Clovis has ideas to counter rising jail costs

Project Reader Reaction

A recent Project: Reader Reaction question focused on voters having said no to Curry County’s proposed gross receipts tax increase and asked, “So what should the county do to offset rising jail costs?” Some responses:

“Our government should attempt to operate like any other business. When we don’t have the money, we don’t spend the money. The amount of money being taken from the average American today in the name of taxes is totally absurd. I don’t know what is causing the cost of the jail to rise but something is wrong when the prisoners have it better than they deserve.
“Perhaps a chain gang would be considerably cheaper. Yeah, I know, these people have rights. Well guess what? So do the people who work every day and don’t break the law. I think we got that message Tuesday at the polls.
“We have people hired to run this county and if they can’t run it efficiently like any other business has to run, then perhaps we have the wrong people hired to do the job.” — Don Reid, Clovis

“The jail itself needs to cut costs. Any illegal aliens should immediately be turned over to Homeland Security. The inmates should be moved to tents just like they are in Phoenix. Well-behaved prisoners could replace some of our low-skilled city employees by performing supervised duties. We could then garnish their wages and put that money back in to the prison.” — Richard Lopes, Clovis

“I was very disappointed that the proposed gross receipts increase didn’t pass. Not because I am fond of higher taxes, but because it seemed to be the fairest way to help remedy a very real and urgent problem. Rather than unjustly penalizing property owners, as a property tax hike would, the gross receipts increase would have fairly distributed the responsibility of remedying a very significant problem. Now we are back where we started and once again we have turned our back on the police and Correctional Department of the city of Clovis.
“This crisis is not going to go away as crime increases and jail cells overfill. Or do we really just want to shoot some of the prisoners and feed bread and water to the rest as a recent CNJ reader suggested? I hope not.” — Bill Middleton, Clovis

“First, I think stiffer penalties should be handed out (to convicted criminals) without 90 percent of the sentence suspended. If they knew they had to serve the sentence just maybe they would have second thoughts about committing the crime. While in jail, give them only what is necessary for survival. We lived under those conditions in Europe so they could commit their crimes without penalty.” — James W. McDonald, Clovis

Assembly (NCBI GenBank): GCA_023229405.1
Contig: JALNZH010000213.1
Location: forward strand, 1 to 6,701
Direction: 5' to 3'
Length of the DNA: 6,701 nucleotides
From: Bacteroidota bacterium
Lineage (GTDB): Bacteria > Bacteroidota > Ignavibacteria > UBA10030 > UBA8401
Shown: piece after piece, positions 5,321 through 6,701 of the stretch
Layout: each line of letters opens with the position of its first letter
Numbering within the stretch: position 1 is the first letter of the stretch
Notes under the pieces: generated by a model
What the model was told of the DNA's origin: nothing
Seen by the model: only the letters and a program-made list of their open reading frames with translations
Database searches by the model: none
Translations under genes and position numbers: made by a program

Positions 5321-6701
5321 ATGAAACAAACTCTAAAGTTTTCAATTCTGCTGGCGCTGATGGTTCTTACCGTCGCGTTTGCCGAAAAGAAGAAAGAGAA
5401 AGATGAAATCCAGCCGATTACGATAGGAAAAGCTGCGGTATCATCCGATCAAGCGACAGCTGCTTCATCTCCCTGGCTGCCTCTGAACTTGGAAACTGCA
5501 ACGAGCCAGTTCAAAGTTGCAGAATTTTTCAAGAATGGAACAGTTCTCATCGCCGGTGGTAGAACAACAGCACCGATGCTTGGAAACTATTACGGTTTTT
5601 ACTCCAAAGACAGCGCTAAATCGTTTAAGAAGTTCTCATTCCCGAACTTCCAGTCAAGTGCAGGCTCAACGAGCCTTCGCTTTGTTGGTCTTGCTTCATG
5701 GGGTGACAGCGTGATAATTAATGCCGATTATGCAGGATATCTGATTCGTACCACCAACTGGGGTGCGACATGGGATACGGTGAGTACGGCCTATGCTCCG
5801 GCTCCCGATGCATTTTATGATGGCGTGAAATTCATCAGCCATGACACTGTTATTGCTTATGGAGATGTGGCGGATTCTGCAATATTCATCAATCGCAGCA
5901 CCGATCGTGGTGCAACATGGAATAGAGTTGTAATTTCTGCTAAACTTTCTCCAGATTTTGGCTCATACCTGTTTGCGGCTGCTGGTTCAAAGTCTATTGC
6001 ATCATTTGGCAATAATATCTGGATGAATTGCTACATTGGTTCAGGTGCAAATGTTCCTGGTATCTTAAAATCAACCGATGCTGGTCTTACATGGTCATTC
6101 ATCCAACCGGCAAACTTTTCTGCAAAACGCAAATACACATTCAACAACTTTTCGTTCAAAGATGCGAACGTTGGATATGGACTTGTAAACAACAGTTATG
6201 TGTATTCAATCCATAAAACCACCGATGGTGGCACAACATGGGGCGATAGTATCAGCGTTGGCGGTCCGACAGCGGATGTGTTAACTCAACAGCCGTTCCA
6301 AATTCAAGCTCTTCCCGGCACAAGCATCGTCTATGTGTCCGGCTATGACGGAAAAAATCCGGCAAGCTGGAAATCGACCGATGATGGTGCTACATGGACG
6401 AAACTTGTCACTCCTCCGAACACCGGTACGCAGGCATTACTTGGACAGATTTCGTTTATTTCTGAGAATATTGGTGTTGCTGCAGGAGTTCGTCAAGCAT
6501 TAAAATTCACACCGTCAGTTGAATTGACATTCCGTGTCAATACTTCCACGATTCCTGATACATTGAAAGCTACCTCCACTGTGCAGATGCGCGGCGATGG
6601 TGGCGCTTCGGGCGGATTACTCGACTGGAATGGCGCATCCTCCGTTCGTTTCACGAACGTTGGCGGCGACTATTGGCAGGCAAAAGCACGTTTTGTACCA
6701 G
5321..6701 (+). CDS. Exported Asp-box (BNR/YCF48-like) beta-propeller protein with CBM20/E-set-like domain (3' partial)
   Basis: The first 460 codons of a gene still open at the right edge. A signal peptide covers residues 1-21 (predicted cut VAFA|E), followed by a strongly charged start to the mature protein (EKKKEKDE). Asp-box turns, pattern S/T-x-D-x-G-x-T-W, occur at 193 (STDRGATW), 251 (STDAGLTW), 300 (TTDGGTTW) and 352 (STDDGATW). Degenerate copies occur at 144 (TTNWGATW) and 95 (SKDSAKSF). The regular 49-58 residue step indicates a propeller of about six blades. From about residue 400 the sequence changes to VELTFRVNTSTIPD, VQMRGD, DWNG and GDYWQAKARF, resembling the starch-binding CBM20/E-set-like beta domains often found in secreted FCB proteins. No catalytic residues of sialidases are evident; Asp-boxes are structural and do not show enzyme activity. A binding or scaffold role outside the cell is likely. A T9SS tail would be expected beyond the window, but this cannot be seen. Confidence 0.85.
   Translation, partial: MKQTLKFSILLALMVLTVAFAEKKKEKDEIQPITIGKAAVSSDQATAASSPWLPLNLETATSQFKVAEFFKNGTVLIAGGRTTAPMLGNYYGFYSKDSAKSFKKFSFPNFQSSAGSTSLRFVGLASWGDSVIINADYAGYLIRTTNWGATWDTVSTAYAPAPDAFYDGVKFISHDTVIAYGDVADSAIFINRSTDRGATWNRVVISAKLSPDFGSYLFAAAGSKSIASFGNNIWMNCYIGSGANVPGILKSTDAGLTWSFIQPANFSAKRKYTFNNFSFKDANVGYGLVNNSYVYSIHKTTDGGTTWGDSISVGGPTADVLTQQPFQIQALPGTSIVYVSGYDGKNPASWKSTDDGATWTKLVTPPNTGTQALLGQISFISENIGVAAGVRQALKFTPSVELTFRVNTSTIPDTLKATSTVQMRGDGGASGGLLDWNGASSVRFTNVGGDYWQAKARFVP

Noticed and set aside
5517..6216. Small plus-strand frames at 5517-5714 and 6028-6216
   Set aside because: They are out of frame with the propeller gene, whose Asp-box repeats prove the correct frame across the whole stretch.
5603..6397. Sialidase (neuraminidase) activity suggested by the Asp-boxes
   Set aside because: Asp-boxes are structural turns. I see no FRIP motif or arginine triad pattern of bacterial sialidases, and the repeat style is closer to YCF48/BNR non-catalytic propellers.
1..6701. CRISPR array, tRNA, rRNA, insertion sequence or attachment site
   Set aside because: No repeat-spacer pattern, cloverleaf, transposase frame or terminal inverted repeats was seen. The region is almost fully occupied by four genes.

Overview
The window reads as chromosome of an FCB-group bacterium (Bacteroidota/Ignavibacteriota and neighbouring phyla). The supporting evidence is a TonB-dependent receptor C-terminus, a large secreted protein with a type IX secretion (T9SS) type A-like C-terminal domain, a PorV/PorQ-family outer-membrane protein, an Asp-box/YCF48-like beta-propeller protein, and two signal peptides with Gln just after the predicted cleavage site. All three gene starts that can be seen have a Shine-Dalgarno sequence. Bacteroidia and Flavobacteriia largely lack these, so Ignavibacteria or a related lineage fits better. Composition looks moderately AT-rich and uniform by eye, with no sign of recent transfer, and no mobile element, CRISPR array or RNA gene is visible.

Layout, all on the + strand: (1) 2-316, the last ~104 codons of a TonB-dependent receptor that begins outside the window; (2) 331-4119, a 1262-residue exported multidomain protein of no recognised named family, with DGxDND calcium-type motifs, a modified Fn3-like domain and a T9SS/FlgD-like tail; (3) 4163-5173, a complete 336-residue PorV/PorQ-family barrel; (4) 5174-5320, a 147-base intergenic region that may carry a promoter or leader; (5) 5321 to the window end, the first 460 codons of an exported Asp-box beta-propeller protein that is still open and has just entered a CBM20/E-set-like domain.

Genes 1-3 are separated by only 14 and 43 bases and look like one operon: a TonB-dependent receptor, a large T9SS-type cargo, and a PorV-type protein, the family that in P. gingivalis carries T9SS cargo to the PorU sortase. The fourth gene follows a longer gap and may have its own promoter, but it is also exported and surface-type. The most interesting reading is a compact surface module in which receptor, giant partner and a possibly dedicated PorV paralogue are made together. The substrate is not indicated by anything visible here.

“I guess it’s time to tighten (county) belts. The county should be looking at ways to cut costs in all departments and start prioritizing spending. Things that can be put off until next year, should be delayed. … If the county can find some monies in this manner, this coupled with some from their reserves could tide it over. In the meantime, the county needs to really educate the voters on their needs and points of view, which I don’t believe was successfully done this time around. Then, one year down the road, they could reintroduce the gross tax receipts question … perhaps with a better chance of success.” — Bob Baker, Clovis

“We have often said that if we need more jail space, we’ll pay for it, because we don’t want criminals running loose. Limited space and rising costs are dictating early release and/or probation for people who should be off the streets and behind bars. The negative vote on the tax increase apparently tells our county administrators to tighten up by identifying priorities and managing the available funds very carefully.” — Bill Gaedke, Clovis

“I am very surprised that the gross receipts tax did not pass because it would have been easier on everyone to pay a very small amount of money every time they shopped than it will be to pay a property tax that only a few will have to pay. Everyone wants the police to come when they are called, but we don’t have the money to pay for more police or to give those we have a raise.” — Ardyth Elms, Clovis

Editor’s note: The Clovis News Journal asks readers to respond via e-mail to a series of questions each week. To participate in Project: Reader Reaction, contact editor David Stevens at :